Renaissance Europeans couldn't have been more wrong when they denounced tomatoes as poisonous. Though grape tomatoes, like all tomatoes, are members of the nightshade family, they are one of the best things you can eat. They are low in calories, rich in vitamins and minerals, may provide protection against cancer and can be cooked in a variety of delicious ways.
Tomatoes have a fascinating history. According to the Epicurious food dictionary, tomatoes are native to the Western hemisphere and members of the nightshade family. This family relationship is probably why, according to "The Food Lover's Companion" by Sharon Tyler Herbst, Renaissance Europeans thought tomatoes where poisonous. Standard tomatoes didn't gain a following in American cuisine until 1900, and grape tomatoes came along even later, showing up in American supermarkets in the 1960s, according to Good Housekeeping magazine.
Basic Nutrition Information
Grape tomatoes offer flavor without too many calories. A full cup of grape or cherry tomatoes, more than enough for a snack or to mix into a chef's salad, contains only 27 calories. These tomatoes also provide 1.8 grams of fiber, 6 grams of complex carbohydrates and 1 gram of protein.
Vitamins and Minerals
Grape tomatoes, like other types of tomatoes, are good sources of important vitamins and minerals. According to the National Nutrient Database, a cup provides 18.9 milligrams of vitamin C. The recommended daily intake of vitamin C is between 75 and 90 milligrams per day, which makes the 1-cup serving of grape tomatoes a fourth of the recommended daily intake. They also contain 22 milligrams of folate and 63 milligrams of vitamin A. The same amount provides 15 milligrams of calcium, 16 milligrams of magnesium, 36 grams of phosphorus and 353 grams of potassium.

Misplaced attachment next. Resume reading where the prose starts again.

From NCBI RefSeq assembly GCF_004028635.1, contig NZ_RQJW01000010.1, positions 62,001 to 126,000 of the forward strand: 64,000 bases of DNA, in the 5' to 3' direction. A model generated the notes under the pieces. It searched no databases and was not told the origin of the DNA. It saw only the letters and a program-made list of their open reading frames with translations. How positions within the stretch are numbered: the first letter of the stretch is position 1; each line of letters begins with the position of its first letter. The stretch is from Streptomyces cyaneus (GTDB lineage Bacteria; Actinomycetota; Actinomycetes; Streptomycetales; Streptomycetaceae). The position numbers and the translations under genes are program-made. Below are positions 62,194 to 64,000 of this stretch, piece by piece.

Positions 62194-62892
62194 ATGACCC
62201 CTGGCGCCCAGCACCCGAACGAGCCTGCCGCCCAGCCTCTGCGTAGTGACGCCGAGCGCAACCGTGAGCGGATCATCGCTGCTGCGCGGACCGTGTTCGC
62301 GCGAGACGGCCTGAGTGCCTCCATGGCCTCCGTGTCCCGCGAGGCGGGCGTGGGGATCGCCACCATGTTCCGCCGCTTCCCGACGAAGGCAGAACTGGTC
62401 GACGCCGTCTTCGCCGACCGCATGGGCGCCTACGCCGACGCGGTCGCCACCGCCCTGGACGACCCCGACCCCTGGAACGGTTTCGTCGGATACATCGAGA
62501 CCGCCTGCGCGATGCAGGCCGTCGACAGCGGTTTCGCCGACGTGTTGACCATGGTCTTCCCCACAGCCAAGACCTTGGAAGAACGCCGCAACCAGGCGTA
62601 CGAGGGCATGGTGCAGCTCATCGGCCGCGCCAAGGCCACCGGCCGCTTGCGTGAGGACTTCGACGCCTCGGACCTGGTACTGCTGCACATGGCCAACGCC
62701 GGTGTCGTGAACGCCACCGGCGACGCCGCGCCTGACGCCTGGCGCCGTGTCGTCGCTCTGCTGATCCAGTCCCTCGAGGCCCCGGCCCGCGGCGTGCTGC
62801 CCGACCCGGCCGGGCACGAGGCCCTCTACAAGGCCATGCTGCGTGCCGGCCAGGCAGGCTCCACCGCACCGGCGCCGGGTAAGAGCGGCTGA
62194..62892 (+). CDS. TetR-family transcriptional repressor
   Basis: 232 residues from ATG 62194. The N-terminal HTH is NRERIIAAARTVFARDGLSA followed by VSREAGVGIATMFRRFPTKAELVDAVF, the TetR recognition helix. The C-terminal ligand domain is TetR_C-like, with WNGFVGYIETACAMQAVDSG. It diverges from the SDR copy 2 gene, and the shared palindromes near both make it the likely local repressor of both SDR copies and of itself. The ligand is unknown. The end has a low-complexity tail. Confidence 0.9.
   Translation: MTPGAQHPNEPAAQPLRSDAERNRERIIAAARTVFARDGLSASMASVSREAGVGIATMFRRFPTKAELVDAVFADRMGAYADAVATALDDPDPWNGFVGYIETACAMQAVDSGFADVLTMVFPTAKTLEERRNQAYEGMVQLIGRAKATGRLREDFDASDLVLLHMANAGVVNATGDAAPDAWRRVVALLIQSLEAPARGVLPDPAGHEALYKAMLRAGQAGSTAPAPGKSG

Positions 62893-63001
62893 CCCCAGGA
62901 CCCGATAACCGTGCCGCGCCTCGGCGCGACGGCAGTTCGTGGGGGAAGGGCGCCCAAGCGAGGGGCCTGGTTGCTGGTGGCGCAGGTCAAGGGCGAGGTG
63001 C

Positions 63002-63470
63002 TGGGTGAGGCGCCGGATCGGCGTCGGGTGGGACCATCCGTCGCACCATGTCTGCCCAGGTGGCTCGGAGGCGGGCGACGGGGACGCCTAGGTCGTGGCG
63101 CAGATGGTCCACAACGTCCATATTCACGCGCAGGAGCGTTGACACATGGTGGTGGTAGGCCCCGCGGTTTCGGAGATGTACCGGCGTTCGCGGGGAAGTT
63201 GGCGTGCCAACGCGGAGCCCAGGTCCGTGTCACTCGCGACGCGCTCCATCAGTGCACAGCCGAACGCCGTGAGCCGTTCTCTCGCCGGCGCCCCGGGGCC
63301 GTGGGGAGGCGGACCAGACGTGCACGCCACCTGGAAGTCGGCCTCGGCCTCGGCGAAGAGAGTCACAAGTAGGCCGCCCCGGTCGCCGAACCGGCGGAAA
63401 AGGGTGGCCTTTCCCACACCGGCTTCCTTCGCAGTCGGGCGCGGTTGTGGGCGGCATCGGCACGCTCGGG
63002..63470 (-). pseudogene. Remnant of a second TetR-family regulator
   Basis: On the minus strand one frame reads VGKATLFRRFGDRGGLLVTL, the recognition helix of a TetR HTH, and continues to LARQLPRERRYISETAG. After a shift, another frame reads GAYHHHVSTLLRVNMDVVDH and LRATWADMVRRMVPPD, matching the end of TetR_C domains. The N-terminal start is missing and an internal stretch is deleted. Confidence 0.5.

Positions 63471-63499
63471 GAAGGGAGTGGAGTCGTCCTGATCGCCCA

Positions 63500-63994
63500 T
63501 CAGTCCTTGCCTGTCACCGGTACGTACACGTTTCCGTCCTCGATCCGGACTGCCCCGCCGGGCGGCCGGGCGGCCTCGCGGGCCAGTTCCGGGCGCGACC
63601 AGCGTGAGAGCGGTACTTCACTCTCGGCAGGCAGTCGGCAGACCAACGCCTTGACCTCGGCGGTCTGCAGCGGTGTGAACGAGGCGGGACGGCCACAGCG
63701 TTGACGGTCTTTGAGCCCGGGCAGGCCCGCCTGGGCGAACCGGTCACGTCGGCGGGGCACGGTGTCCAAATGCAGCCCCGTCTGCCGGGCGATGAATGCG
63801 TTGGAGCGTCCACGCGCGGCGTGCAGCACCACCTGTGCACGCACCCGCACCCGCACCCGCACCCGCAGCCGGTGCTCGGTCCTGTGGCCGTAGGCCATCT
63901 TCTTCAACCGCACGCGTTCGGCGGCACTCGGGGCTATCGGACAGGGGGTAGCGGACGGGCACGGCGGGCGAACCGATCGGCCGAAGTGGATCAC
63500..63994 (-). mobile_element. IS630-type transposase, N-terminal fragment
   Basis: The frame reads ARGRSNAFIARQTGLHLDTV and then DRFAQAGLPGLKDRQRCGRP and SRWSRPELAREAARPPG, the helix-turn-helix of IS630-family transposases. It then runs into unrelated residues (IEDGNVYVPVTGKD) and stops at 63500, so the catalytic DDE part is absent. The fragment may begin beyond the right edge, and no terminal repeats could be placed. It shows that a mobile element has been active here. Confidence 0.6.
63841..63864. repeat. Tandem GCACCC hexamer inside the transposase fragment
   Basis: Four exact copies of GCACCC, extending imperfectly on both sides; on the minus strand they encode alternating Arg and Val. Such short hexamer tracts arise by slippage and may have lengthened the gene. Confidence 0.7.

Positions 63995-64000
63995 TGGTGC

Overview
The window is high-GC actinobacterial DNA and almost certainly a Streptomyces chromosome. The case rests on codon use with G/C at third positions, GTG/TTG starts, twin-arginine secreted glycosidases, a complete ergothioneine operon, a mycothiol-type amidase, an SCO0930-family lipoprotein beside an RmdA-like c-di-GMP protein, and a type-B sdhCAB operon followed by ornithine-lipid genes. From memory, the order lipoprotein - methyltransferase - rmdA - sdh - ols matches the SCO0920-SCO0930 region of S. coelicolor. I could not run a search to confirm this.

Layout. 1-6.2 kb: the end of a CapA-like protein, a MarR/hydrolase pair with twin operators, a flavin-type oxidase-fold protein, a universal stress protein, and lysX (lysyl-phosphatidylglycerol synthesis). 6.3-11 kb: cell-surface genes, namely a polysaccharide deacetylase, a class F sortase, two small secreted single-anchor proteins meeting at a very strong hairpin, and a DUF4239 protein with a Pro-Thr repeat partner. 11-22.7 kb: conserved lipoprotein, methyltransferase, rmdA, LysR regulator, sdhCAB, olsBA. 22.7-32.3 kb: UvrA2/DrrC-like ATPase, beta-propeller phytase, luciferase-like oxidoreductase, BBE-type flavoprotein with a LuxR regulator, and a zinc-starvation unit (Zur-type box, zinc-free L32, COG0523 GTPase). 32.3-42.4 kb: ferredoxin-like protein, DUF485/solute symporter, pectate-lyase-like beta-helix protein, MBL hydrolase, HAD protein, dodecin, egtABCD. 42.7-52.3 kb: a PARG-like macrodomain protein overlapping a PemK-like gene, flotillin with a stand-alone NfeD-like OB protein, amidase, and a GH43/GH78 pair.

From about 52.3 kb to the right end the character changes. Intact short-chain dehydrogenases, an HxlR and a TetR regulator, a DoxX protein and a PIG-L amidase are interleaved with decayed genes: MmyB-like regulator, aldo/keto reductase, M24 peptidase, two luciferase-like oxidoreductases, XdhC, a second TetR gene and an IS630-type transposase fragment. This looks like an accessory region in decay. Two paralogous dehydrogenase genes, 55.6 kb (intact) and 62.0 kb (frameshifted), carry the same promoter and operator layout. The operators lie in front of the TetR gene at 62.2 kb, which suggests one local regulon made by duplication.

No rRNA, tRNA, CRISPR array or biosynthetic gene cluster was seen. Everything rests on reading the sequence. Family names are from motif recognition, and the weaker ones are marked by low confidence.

Emerging science suggests that tomatoes may be one of the best cancer-fighting foods. According to a study quoted by Selene Yeager, author of "The Doctors Book of Food Remedies," eating seven or more servings of tomato-based foods per week can cut the risk of developing colon, rectal and stomach cancer by as much as 60 percent. Tomatoes also, according to Yeager, contain saponins, which are known to protect against breast and prostate cancers.
In the Kitchen
Tomatoes can be cooked many different ways. When cooking with fresh tomatoes, Yeager recommends you choose ripe, unbruised specimens. According to Yeager, you can make your own “sun-dried” tomatoes by cutting grape tomatoes in half and baking in a low oven--about 120 degrees F--until leathery but still pliable. Good Housekeeping magazine recommends using grape tomatoes as out-of-hand snacks for you, or your kids, since they are sweeter and thus often more appealing than standard tomatoes.
- Good Housekeeping: All About Grape Tomatoes
- The Doctor's Book of Food Remedies; Selene Yeager
- USDA National Nutrient Database: Tomatoes
- National Institutes of Health: MedlinePlus: Vitamin C